Multivariate analysis of variance (MANOVA)
Multivariate analysis of variance (MANOVA) is used to measure the effect of multiple independent variables on two or more dependent variables. With MANOVA, it’s important to note that the independent variables are categorical, while the dependent variables are metric in nature. A categorical variable is a variable that belongs to a distinct category—for example, the variable “employment status” could be categorized into certain units, such as “employed full-time,” “employed part-time,” “unemployed,” and so on. A metric variable is measured quantitatively and takes on a numerical value.
In MANOVA analysis, you’re looking at various combinations of the independent variables to compare how they differ in their effects on the dependent variable.
Example of MANOVA:
Let’s imagine you work for an engineering company that is on a mission to build a super-fast, eco-friendly rocket. You could use MANOVA to measure the effect that various design combinations have on both the speed of the rocket and the amount of carbon dioxide it emits. In this scenario, your categorical independent variables could be:
- Engine type, categorized as E1, E2, or E3
- Material used for the rocket exterior, categorized as M1, M2, or M3
- Type of fuel used to power the rocket, categorized as F1, F2, or F3
Your metric dependent variables are speed in kilometers per hour, and carbon dioxide measured in parts per million. Using MANOVA, you’d test different combinations (e.g. E1, M1, and F1 vs. E1, M2, and F1, vs. E1, M3, and F1, and so on) to calculate the effect of all the independent variables. This should help you to find the optimal design solution for your rocket.
Factor analysis is an interdependence technique which seeks to reduce the number of variables in a dataset. If you have too many variables, it can be difficult to find patterns in your data. At the same time, models created using datasets with too many variables are susceptible to overfitting. Overfitting is a modeling error that occurs when a model fits too closely and specifically to a certain dataset, making it less generalizable to future datasets, and thus potentially less accurate in the predictions it makes.
Factor analysis works by detecting sets of variables which correlate highly with each other. These variables may then be condensed into a single variable. Data analysts will often carry out factor analysis to prepare the data for subsequent analyses.
Factor analysis example:
Let’s imagine you have a dataset containing data pertaining to a person’s income, education level, and occupation. You might find a high degree of correlation among each of these variables, and thus reduce them to the single factor “socioeconomic status.” You might also have data on how happy they were with customer service, how much they like a certain product, and how likely they are to recommend the product to a friend. Each of these variables could be grouped into the single factor “customer satisfaction” (as long as they are found to correlate strongly with one another). Even though you’ve reduced several data points to just one factor, you’re not really losing any information—these factors adequately capture and represent the individual variables concerned. With your “streamlined” dataset, you’re now ready to carry out further analyses.
Another interdependence technique, cluster analysis is used to group similar items within a dataset into clusters. When grouping data into clusters, the aim is for the variables in one cluster to be more similar to each other than they are to variables in other clusters. This is measured in terms of intracluster and intercluster distance. Intracluster distance looks at the distance between data points within one cluster. This should be small. Intercluster distance looks at the distance between data points in different clusters. This should ideally be large. Cluster analysis helps you to understand how data in your sample is distributed, and to find patterns.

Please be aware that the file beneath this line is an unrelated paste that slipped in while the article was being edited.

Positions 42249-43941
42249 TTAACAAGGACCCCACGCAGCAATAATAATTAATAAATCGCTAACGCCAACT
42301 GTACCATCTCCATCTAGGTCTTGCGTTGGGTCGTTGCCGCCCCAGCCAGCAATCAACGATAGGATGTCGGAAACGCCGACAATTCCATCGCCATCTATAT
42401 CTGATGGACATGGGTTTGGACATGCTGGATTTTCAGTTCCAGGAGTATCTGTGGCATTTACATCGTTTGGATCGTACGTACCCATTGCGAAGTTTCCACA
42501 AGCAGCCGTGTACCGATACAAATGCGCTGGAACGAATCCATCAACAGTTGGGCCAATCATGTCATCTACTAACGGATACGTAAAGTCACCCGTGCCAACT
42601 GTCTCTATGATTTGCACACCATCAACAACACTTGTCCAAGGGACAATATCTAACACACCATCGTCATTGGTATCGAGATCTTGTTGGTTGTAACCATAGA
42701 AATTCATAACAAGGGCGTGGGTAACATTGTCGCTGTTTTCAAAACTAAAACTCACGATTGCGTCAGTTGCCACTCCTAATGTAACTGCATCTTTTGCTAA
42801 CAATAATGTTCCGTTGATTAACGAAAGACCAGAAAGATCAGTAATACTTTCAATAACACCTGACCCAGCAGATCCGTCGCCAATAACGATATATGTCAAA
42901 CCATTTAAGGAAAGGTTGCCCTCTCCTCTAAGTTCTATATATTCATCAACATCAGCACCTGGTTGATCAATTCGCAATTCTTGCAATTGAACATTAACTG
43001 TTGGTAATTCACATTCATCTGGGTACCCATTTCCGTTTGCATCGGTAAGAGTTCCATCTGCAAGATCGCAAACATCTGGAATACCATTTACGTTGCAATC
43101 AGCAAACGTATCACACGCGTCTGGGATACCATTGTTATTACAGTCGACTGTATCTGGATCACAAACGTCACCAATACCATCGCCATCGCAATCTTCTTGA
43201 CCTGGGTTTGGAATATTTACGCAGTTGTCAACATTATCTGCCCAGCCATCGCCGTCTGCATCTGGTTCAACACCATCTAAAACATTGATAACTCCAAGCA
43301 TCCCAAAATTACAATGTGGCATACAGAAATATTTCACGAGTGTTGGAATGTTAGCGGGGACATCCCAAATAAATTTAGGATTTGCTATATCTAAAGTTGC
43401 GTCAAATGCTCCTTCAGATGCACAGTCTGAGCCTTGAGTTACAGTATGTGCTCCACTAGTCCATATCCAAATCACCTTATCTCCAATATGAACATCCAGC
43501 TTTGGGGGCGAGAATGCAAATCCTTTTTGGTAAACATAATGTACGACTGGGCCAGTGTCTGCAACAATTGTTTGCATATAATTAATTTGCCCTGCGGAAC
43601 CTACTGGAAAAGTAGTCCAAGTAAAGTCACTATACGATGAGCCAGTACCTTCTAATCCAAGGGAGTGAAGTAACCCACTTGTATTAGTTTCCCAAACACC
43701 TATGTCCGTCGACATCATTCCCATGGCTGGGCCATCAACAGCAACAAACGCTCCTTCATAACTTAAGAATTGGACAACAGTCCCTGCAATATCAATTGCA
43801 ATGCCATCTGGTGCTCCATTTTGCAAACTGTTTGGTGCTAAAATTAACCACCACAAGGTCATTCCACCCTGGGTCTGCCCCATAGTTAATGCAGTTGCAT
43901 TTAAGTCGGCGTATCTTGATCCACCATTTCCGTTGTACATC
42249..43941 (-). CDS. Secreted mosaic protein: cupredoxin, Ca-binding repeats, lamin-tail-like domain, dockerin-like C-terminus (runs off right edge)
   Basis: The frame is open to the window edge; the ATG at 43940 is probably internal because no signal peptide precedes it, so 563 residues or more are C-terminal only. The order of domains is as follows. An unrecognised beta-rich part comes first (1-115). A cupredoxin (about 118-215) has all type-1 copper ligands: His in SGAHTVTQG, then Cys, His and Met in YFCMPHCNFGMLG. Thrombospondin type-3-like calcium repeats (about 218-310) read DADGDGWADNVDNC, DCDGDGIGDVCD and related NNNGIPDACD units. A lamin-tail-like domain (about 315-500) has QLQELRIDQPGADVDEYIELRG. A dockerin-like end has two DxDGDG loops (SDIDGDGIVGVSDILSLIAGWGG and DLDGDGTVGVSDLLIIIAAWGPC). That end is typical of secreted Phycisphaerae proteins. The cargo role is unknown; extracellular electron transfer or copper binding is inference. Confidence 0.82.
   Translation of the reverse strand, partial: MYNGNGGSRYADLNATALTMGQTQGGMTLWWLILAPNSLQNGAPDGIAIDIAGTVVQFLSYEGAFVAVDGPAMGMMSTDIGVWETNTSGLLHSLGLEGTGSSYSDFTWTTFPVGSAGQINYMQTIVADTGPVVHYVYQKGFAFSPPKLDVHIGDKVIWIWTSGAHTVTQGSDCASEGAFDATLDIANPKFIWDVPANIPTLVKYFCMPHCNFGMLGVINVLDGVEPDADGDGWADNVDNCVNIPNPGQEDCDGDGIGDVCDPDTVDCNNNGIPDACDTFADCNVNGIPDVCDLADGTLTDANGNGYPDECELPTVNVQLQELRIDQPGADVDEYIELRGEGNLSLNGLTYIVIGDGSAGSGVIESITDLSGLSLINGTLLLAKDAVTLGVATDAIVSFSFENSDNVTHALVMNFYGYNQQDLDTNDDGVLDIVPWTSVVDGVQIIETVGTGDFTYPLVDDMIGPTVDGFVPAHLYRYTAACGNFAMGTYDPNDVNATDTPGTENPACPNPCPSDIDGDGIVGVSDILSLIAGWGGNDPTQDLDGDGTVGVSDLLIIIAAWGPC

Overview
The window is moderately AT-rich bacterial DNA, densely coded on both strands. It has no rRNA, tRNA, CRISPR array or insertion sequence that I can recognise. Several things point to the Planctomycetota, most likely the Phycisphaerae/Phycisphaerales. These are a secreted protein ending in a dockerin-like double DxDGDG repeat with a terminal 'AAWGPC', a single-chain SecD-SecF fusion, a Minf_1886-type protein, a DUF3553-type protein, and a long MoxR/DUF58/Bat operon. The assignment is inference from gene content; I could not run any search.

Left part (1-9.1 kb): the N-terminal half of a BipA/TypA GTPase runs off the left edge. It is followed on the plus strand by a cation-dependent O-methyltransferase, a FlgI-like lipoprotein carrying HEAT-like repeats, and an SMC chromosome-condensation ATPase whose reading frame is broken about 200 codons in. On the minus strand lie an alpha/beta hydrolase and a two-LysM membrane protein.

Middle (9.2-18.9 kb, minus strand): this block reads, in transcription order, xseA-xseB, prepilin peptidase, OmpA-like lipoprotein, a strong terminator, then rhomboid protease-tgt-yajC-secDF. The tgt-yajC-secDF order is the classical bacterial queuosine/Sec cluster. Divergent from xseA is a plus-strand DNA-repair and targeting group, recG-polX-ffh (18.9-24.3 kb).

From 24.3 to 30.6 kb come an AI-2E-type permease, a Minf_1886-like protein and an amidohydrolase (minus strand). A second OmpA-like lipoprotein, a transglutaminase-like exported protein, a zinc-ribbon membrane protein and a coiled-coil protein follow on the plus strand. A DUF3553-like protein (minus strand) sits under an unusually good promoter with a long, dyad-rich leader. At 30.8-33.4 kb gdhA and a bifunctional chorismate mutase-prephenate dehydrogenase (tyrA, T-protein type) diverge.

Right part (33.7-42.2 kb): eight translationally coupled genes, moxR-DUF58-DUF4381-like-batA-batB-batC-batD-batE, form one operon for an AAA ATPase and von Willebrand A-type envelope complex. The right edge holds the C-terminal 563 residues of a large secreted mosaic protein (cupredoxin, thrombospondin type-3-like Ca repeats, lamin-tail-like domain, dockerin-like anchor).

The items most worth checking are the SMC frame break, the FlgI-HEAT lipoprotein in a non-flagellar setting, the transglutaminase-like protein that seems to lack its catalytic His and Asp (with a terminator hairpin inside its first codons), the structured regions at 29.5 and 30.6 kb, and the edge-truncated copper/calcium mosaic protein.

Cluster analysis example:
A prime example of cluster analysis is audience segmentation. If you were working in marketing, you might use cluster analysis to define different customer groups which could benefit from more targeted campaigns. As a healthcare analyst, you might use cluster analysis to explore whether certain lifestyle factors or geographical locations are associated with higher or lower cases of certain illnesses. Because it’s an interdependence technique, cluster analysis is often carried out in the early stages of data analysis.
Source: Chire, CC BY-SA 3.0 via Wikimedia Commons
More multivariate analysis techniques
This is just a handful of multivariate analysis techniques used by data analysts and data scientists to understand complex datasets. If you’re keen to explore further, check out discriminant analysis, conjoint analysis, canonical correlation analysis, structural equation modeling, and multidimensional scaling.
Related content: An intro to data visualization, as taught by Dr. Humera Noor Minhas, a data analyst with more than 20 years experience working in the field!
3. What are the advantages of multivariate analysis?
The one major advantage of multivariate analysis is the depth of insight it provides. In exploring multiple variables, you’re painting a much more detailed picture of what’s occurring—and, as a result, the insights you uncover are much more applicable to the real world.
Remember our self-esteem example back in section one? We could carry out a bivariate analysis, looking at the relationship between self-esteem and just one other factor; and, if we found a strong correlation between the two variables, we might be inclined to conclude that this particular variable is a strong determinant of self-esteem. However, in reality, we know that self-esteem can’t be attributed to one single factor. It’s a complex concept; in order to create a model that we could really trust to be accurate, we’d need to take many more factors into account. That’s where multivariate analysis really shines; it allows us to analyze many different factors and get closer to the reality of a given situation.
4. Key takeaways and further reading
In this post, we’ve learned that multivariate analysis is used to analyze data containing more than two variables. To recap, here are some key takeaways:
- The aim of multivariate analysis is to find patterns and correlations between several variables simultaneously
- Multivariate analysis is especially useful for analyzing complex datasets, allowing you to gain a deeper understanding of your data and how it relates to real-world scenarios
- There are two types of multivariate analysis techniques: Dependence techniques, which look at cause-and-effect relationships between variables, and interdependence techniques, which explore the structure of a dataset
- Key multivariate analysis techniques include multiple linear regression, multiple logistic regression, MANOVA, factor analysis, and cluster analysis—to name just a few
So what now? For a hands-on introduction to data analytics, try this free five-day data analytics short course. And, if you’d like to learn more about the different methods used by data analysts, check out the following: